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Australian coin that depicts Aboriginal and convict history

It will be released on Sept 7, on the eve of the anniversary of the late Queen’s death.

Australia has honoured Queen Elizabeth II with a new five-dollar coin featuring the late monarch on one side and depictions of Aboriginal heritage and convict history on the other.

The new coin, produced by the Royal Australian Mint, is to be released on Sept 7, on the eve of the anniversary of the late Queen’s death.

It was unveiled at Hyde Park Barracks in Sydney, a site built by the British to house convicts after the penal colony of New South Wales was established in 1788.

The sandstone barracks feature on the coin, along with other World Heritage-listed convict sites, where prisoners in shackles were made to perform hard labour in brutal conditions.

Australia has 11 UNESCO-recognised convict sites, from Fremantle in Western Australia to Tasmania and the dreaded penal settlement on Norfolk Island in the Pacific. More than 166,000 men, women and children were banished as convicts to Australia in a period of 80 years.

Some of the worst convicts of the British Empire were sent to Port Arthur, one of the sites featured on the coin. Surrounded by water, the former timber station was difficult to escape.

Convicts were regularly whipped and beaten or forced into tiny “isolation” cells, where they were not allowed to speak, if they broke the prison’s rules.

Fremantle remained a functioning jail until 1991, when it was shut after riots sparked by prison conditions that saw guards captured and taken hostage.

Australia’s other World Heritage sites are also featured on the new coin, from the Sydney Opera House to the Great Barrier Reef. The Blue Mountains of New South Wales, Ningaloo Reef in Western Australia and the tropical rainforests of northern Queensland also feature.

The country’s Aboriginal heritage is represented by depictions of ancient settlements and an image of a handprint, a mark that Aborigines once left on the walls of caves and on rock slabs across the continent.

The honouring of Aboriginal culture comes as Australians prepare to vote in an Oct 14 referendum on whether to grant indigenous people a mechanism for advising parliament on policies that affect them.

Supporters say that the so-called “Voice to Parliament” is long overdue, while opponents argue that it will split Australia along racial lines without doing much to improve the lives of Aboriginal and Torres Strait Islander people, who account for the most disadvantaged section of society.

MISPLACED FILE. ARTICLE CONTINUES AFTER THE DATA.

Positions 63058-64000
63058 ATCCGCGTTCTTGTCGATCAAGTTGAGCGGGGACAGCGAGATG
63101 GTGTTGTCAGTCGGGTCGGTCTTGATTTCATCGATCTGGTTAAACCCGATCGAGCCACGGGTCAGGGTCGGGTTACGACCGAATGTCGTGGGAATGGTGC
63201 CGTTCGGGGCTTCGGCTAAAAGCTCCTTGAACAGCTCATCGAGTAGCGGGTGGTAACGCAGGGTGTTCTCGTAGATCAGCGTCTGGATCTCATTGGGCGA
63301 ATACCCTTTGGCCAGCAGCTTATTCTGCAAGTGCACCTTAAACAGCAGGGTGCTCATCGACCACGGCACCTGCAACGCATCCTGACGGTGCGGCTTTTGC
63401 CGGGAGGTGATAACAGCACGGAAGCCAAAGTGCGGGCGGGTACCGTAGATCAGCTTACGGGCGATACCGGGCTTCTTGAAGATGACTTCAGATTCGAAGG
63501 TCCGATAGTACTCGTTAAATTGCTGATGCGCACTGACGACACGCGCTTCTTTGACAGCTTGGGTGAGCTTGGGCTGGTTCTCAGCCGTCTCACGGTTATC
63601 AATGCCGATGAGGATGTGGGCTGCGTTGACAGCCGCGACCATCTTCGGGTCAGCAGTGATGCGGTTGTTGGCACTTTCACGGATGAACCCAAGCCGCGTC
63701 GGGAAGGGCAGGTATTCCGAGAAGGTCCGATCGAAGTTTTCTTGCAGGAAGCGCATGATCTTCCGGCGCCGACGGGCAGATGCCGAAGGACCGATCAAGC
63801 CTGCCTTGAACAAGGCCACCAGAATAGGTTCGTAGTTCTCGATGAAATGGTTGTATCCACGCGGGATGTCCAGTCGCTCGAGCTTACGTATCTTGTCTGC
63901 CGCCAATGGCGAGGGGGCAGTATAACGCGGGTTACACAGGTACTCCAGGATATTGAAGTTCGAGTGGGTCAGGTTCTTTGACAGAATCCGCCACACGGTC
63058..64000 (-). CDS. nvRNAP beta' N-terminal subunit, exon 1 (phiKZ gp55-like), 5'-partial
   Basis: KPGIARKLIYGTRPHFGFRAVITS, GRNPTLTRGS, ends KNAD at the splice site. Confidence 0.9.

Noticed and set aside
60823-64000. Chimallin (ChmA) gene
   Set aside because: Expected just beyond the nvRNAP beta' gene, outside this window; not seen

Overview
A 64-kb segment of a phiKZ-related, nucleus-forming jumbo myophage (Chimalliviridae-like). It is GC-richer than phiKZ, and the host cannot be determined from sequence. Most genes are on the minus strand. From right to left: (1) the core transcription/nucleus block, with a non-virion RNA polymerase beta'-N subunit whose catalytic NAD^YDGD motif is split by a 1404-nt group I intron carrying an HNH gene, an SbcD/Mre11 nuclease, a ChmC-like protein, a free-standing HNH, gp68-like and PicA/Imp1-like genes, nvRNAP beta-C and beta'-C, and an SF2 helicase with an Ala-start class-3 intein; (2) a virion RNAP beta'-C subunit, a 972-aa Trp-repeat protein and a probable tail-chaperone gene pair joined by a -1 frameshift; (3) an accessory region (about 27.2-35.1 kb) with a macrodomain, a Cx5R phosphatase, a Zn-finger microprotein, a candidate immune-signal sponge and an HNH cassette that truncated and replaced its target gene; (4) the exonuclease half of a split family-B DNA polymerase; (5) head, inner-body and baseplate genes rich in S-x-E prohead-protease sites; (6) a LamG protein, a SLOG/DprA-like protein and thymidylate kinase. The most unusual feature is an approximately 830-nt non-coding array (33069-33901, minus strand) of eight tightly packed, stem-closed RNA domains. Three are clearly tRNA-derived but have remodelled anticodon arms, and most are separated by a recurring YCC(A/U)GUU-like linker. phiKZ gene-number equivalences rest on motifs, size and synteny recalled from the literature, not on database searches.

They suffer high rates of unemployment, imprisonment, suicide and domestic violence and on average live about eight years less than other Australians.

In the referendum, Australians will be asked to vote yes or no on whether to “alter the constitution to recognise the First Peoples of Australia by establishing an Aboriginal and Torres Strait Islander Voice”.

The image of the late Queen was designed by Jody Clark, a renowned British engraver who produced portraits of the monarch for British coinage.

The coin is likely to be welcomed by royalists, particularly in the wake of a decision taken earlier this year by the Reserve Bank of Australia not to feature an image of King Charles on the new five-dollar bank note.

Professor Richard Mackay, a former chairman of Australia’s World Heritage Advisory Committee, said: “This amazing coin highlights the diversity of Australia’s internationally significant heritage and will encourage awareness of our unique biodiversity, deep indigenous connections with country and extraordinary cultural places.”

Andrew Leigh, a government minister, said: “As Australians we’re fortunate to live in a country with so much natural beauty. By celebrating Australia’s World Heritage sites through this collectible coin, the Royal Australian Mint is doing its bit to help spread the word about our magnificent natural and built heritage”.

  1. Budj Bim volcano – Aboriginal communities believe the Budj Bim volcano is where the Ancestral Creator revealed himself, between 30,000 and 39,000 years ago, when it last underwent a major eruption.
  2. Hyde Park Barrack – Originally built to house convicts, the Hyde Park Barracks also served as a women’s immigration depot and asylum. It later housed law courts and government offices. Today it is a museum.
  3. Freemantle Prison – Used as a jail for nearly 140 years, it became the first building in Western Australia to be included on the World Heritage list in 2010
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